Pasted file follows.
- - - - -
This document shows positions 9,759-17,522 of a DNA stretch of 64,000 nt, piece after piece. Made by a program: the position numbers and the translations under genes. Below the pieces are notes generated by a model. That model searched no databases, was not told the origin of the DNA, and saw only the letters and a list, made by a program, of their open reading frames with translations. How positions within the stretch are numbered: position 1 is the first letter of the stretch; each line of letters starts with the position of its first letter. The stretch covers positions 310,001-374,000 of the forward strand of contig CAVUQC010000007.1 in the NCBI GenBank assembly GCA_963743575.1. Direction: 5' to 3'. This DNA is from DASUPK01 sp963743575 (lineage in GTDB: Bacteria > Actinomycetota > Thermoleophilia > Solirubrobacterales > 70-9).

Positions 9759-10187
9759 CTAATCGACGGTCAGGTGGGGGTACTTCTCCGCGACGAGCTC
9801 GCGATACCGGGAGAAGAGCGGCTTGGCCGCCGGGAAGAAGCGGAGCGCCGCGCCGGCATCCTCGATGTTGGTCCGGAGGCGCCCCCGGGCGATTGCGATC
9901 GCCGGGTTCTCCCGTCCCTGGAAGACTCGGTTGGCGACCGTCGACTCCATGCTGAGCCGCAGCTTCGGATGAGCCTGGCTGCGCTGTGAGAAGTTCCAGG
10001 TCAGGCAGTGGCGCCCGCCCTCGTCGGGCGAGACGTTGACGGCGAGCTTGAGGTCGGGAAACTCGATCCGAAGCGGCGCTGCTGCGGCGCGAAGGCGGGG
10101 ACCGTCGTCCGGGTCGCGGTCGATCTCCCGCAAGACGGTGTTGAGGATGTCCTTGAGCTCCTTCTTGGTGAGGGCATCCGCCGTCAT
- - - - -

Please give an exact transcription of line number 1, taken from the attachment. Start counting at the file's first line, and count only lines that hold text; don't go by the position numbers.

This document shows positions 9,759-17,522 of a DNA stretch of 64,000 nt, piece after piece. Made by a program: the position numbers and the translations under genes. Below the pieces are notes generated by a model. That model searched no databases, was not told the origin of the DNA, and saw only the letters and a list, made by a program, of their open reading frames with translations. How positions within the stretch are numbered: position 1 is the first letter of the stretch; each line of letters starts with the position of its first letter. The stretch covers positions 310,001-374,000 of the forward strand of contig CAVUQC010000007.1 in the NCBI GenBank assembly GCA_963743575.1. Direction: 5' to 3'. This DNA is from DASUPK01 sp963743575 (lineage in GTDB: Bacteria > Actinomycetota > Thermoleophilia > Solirubrobacterales > 70-9).